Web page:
# Speeding up a density plot

I wish to plot a function defined by

F[rx_, ry_, tau_, a_, sx_, sy_,  uf_] :=
NIntegrate[E^(-qx^2 - a qy^2 - 2 qx (sx - I/2 rx) - 2 qy (a sy - I/2 ry) - I uf tau Sqrt[qx^2 + qy^2]),
{qx, -Infinity, +Infinity}, {qy, -Infinity, + Infinity}];

Psi[rx_, ry_, tau_, a_, sx_, sy_,  uf_] :=
Sqrt[a]/(2 \[Pi]^3) E^(-2 (sx^2 + a sy^2)) Abs[F[rx, ry, tau, a, sx, sy, uf]]^2;

DensityPlot[Psi[rx, ry, 1, 2, 0, 3, 7], {rx, -10, 10}, {ry, -10, 10}]


Values and ranges for all variables are mock, but reasonably close in magnitude to the real values I am interested in.

My problem is, plotting takes a really long time. Is there any way I could possibly speed it up?

I am not overly familiar with the parallelizing of functions. I tried a simple

Parallelize[DensityPlot[Psi[rx, ry, 1, 2, 0, 3, 7], {rx, -10, 10}, {ry, -10, 10}]]


which did not have any effect, with Mathematica telling me it cannot be parallelized, and proceding with sequential evaluation.

Is there a smarter way to do it?

UPDATE

I am now going with the suggestion by @Michael E2. It does work in producing plots quickly, but these are very low quality. In fact, even at MaxRecursion -> 10 the plot is so boxy one can hardly read it. I should say I am interested in the actual Psi2, rather than Log(Psi2). In the example below my problem should be evident.

On the plus side, this image took a very reasonable 70 seconds on MaxRecursion -> 10. So my question now is, is there a way I can improve the quality?

UPDATE

Increasing PlotPoints did do the trick. For reference, this is what I am getting for MaxRecursion -> 8, PlotPoints -> 40in just shy of 4 minutes. The upper bit could use some more precision, I'll decide weighing looks against performance.

Thanks to everyone!

• Have you tried using compiled function, such as cf = Compile[{{qx, _Real}, {qy, _Real}, {rx, _Real}, {ry, _Real}, {tau, _Real}, {a, _Real}, {sx, _Real}, {sy, _Real}, {uf, _Real}}, E^(-qx^2 - a qy^2 - 2 qx (sx - I/2 rx) - 2 qy (a sy - I/2 ry) - I uf tau Sqrt[qx^2 + qy^2])] for the integrand? – anderstood Feb 22 '18 at 15:24
• DensityPlot is the least of your problems. The real pain is the integration. Simply evaluating Psi[-10, -10, 1, 2, 0, 3, 7] takes about 17 seconds here. Assuming your plot samples the region with 200x200 points, then you need about 8 days! Even with 8 cores in parallel you'll only bring it down to 24h. You need to think hard about this NIntegrate. Can you approximate this integral? Can you use a simpler method? Do you have to integrate to infinity for a vastly dropping function such as Exp? – halirutan Feb 22 '18 at 15:55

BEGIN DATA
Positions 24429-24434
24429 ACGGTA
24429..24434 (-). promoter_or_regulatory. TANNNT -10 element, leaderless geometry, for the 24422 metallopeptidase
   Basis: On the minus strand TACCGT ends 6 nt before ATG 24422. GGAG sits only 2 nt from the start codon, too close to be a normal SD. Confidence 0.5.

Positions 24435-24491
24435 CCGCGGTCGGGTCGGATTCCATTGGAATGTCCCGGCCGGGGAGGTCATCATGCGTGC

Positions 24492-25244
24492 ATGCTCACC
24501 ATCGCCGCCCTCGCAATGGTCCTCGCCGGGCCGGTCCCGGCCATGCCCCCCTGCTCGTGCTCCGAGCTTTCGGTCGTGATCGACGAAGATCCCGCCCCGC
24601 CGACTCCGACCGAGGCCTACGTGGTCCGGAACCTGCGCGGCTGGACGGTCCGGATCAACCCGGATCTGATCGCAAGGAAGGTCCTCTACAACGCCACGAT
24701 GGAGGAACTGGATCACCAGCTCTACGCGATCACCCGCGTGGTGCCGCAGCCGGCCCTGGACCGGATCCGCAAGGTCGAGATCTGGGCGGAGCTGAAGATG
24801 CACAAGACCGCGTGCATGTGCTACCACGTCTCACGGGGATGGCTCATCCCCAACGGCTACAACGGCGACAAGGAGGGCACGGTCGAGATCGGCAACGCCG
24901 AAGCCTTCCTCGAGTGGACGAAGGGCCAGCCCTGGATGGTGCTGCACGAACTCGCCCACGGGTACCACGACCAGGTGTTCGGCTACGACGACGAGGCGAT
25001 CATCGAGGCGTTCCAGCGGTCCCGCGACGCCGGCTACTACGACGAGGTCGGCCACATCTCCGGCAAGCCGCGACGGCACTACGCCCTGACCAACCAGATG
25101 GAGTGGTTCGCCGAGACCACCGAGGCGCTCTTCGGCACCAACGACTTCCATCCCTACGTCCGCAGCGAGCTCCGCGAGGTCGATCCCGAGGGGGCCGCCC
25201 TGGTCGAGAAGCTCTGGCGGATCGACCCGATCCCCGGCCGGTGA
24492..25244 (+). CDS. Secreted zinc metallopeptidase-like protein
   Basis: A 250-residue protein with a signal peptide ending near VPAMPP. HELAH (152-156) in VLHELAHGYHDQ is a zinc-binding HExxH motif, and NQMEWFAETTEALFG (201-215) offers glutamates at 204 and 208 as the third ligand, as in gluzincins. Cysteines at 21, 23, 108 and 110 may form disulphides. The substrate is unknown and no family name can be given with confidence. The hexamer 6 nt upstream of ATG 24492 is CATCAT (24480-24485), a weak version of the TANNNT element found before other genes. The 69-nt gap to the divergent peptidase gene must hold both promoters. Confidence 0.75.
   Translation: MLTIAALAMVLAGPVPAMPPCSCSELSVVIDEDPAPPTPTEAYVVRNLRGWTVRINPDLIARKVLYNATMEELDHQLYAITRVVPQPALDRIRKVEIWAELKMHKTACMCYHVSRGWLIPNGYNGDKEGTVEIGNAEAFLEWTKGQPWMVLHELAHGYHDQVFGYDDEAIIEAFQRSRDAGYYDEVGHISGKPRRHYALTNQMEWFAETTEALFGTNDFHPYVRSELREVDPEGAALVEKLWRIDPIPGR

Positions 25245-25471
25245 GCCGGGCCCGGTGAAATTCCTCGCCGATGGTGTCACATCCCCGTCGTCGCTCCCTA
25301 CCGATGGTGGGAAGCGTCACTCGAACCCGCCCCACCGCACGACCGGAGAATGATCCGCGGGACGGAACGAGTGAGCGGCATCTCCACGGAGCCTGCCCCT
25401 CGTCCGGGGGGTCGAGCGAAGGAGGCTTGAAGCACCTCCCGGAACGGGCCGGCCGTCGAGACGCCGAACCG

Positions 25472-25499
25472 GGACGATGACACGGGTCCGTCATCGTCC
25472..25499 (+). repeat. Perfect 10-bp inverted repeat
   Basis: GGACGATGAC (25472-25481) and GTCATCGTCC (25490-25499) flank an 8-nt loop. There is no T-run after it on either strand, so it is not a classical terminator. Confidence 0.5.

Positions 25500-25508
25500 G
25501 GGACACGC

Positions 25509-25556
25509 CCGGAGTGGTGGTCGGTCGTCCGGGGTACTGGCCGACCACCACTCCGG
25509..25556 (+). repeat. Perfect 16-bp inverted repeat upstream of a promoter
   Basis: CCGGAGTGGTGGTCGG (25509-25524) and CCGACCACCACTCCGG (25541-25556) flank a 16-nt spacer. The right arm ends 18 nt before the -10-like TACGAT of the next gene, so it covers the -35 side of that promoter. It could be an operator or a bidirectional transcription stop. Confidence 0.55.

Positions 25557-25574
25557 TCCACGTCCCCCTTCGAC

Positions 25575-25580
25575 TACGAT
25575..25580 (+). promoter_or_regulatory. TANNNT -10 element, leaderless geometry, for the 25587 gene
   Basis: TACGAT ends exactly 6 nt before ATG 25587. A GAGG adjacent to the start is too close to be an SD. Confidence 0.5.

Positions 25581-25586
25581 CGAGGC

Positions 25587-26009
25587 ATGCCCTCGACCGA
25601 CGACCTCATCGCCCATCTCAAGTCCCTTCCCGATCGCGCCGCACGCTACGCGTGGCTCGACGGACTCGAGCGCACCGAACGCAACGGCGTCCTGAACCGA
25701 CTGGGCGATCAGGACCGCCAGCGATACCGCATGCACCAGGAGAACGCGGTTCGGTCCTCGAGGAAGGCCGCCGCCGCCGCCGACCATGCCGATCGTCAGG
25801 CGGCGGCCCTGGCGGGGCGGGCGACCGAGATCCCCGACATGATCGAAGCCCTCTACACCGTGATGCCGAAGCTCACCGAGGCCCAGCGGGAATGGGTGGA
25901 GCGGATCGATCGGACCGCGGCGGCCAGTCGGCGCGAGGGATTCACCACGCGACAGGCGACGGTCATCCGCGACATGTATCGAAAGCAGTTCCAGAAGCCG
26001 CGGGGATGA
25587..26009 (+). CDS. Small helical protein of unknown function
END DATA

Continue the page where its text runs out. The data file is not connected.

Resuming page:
• @halirutan that's disheartening. The whole reason why I was trying a NIntegrate was to find a result for a function I have no good analytical reason / way to approximate further. I will need to look more into that, then. Thank you for your help. – Cello Feb 22 '18 at 16:17
• Have you tried increasing PlotPoints? Start from low values like 10 and increase slowly. – anderstood Feb 23 '18 at 13:51

If you change to polar coordinates and simplify the coefficients, Integrate will calculate the radial integral symbolically. This reduces the numerical integration to one dimension, over the angle, which can efficiently be calculated with the trapezoidal method.

coeffsubs = Thread[{c, b, a} -> CoefficientList[
(-qx^2 - a qy^2 - 2 qx (sx - I/2 rx) - 2 qy (a sy - I/2 ry) -
I uf tau Sqrt[qx^2 + qy^2]) /.
{qx -> r Cos[t], qy -> r Sin[t]} // Simplify[#, r > 0] &, (* to polar *)
r]
];
Clear[tIntegrand];
tIntegrand[rx_, ry_, tau_, a_, sx_, sy_, uf_] =
Integrate[(E^(c + r  b + r^2 a)) r,
{r, 0, Infinity},
Assumptions -> {a < 0}] /. coeffsubs

foo = 0;
ClearAll[F2];
F2[rx_?NumericQ, ry_, tau_, a_, sx_, sy_, uf_] :=
NIntegrate[tIntegrand[rx, ry, tau, a, sx, sy, uf], {t, 0, 2 Pi},
PrecisionGoal -> 6, Method -> {"Trapezoidal"},
EvaluationMonitor :> ++foo];

Psi2[rx_, ry_, tau_, a_, sx_, sy_, uf_] :=
Sqrt[a]/(2 π^3) E^(-2 (sx^2 + a sy^2)) Abs[F2[rx, ry, tau, a, sx, sy, uf]]^2;


For the density plot, I'd suggest doing a log plot because of the range of Psi:

foo = 0;  (* counts integrand evaluations *)
murf = 0; (* counts Psi2 evaluations *)
PrintTemporary@Dynamic@{foo, murf, Clock[{0, Infinity}]}; (* progress indicators *)
DensityPlot[Log10@Psi2[rx, ry, 1, 2, 0, 3, 7],
{rx, -10, 10}, {ry, -10, 10},
PlotLegends -> Automatic,
MaxRecursion -> 1,  (* save time; increase for greater quality *)
EvaluationMonitor :> ++murf] // AbsoluteTiming
{foo, murf}


(*  {69278, 348}  *)


Update on accuracy:

I compared the OP's Psi with Psi2 at a few points (rx, ry = ±10, 0). The difference between them seems to grow as ry increases toward 10. The relative difference between them at rx = 10, ry = 10 is

0.00852973


Since no error messages were generated, I decide to check whether the difference was simply due to rounding error. I recalculated the OP's Psi at the same point with the options PrecisionGoal -> 6, WorkingPrecision -> 32 added to NIntegrate in F. (It took a couple of hours and almost 3 GB of memory.) The relative difference dropped to

-1.59994*10^-9


That is much more in line with the expected truncation error from using NIntegrate with either the trapezoidal or the two-dimensional integrations, as well as with the errors for the lower values ry = -10, 0. My conclusion is that the numerical conditioning of Psi gets worse when ry grows large (around 10 and higher, more or less), and that Psi2 is relatively stable and accurate.

• This looks promising! Thank you, I'll take a good look at it. – Cello Feb 22 '18 at 18:05